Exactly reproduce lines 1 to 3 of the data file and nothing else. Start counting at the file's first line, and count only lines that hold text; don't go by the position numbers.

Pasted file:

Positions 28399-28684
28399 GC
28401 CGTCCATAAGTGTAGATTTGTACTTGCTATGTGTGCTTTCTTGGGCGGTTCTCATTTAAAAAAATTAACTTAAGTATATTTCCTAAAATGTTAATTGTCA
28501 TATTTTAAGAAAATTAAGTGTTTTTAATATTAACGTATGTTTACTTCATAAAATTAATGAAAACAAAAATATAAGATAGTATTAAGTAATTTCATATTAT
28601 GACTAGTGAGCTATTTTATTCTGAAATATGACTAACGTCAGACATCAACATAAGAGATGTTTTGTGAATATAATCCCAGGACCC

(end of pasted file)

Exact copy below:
Positions 28399-28684
28399 GC
28401 CGTCCATAAGTGTAGATTTGTACTTGCTATGTGTGCTTTCTTGGGCGGTTCTCATTTAAAAAAATTAACTTAAGTATATTTCCTAAAATGTTAATTGTCA